Sorry for the brief text today, time is a little short right now. This is the tiny village of Doolin. It is the location of our last B&B. Cute isn’t it?

By the way, this is our B&B, and a few more images from around the town.

The Aran Islands were our first destination of the day. They are just 40 minutes off the coast near Doolin. These are among the little surprises to be found there.

After the Aran Islands we took the ferry to view the unbelievable Cliffs of Moher This tiny image really doesn’t do these massive structures any justice. But here you are.

Ireland Occasional – Gallarus Oratory

So today we leave Portmagee. It will be missed. One more early morning walk around the place.

Crab pots – 5:30 AM.

Later in the day it was off to one of my MUST DO sites in Ireland, the Gallarus Oratory. It has stood for over 1000 years, virtually undamaged by time. While no mortar was used in the stones, the fit is so precise that it is actually waterproof. It has never been restored because it simply hasn’t needed it. The Oratory, by the way, was an early Christian church.

The Gallarus Oratory

Not too far from the Oratory stands the ruins of Kilmalkedar Church. Another ancient building that had to be seen. While the main church is younger than the Gallarus Oratory the site has a number of artifacts that are as old. Those include a sundial, and a giant stone cross, each of which predates the church building by a number of centuries.

Ireland Ocassional – Skellig

Today’s Ireland Occasional is a tale of two islands. Skellig Michael and Small Skelig. Skellig is the Irish word for “rock”. If you’re going to be in the far south west of Ireland, and you get lucky, (the number of people allowed to visit the Skeligs, and the time allowed on the island, is very limited in the name of preservation), I can’t recommend this journey enough.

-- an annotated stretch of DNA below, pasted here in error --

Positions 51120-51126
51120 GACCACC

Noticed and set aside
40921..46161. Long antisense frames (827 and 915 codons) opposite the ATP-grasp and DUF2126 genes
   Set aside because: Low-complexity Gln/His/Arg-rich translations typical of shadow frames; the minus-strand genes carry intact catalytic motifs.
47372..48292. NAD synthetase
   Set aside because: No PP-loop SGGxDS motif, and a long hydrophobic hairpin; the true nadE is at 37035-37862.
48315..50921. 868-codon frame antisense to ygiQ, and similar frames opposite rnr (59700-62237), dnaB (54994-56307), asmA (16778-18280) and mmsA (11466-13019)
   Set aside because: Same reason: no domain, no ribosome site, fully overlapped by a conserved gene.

So onward. Your journey to the islands begins in a boat just like the one below. You’ll get no safety talk, or directions on where the life preservers are, nothing. The skipper of the boat will simply undock and off you go.

This is your destination – the Skellig Islands:

Skellig Michael

Small Skelig

While it may appear that Small Skellig shares the white stone appearence of the Cliffs of Dover, that is not the case. The white is entirely due to the copious droppings of the Island’s main inhabitant – the Gannett. In fact, it is the largest Gannet population in all of Europe.

A little closer view:

Just beyond Small Skellig is the larger (and less shit covered) Skellig Michael. About 1400 years ago an intrepid group of monks wanted to build a monestary that would be isolated from the world. They found Skellig Michael which is about 8 miles of the coast of Ireland. When you finally arrive, your journey has just begun. It’s 660 stairs to the monestary site. No guardrails, and at times a sheer drop of hundreds of feet to jagged rocks just a few inches beside you. It was a glorious day!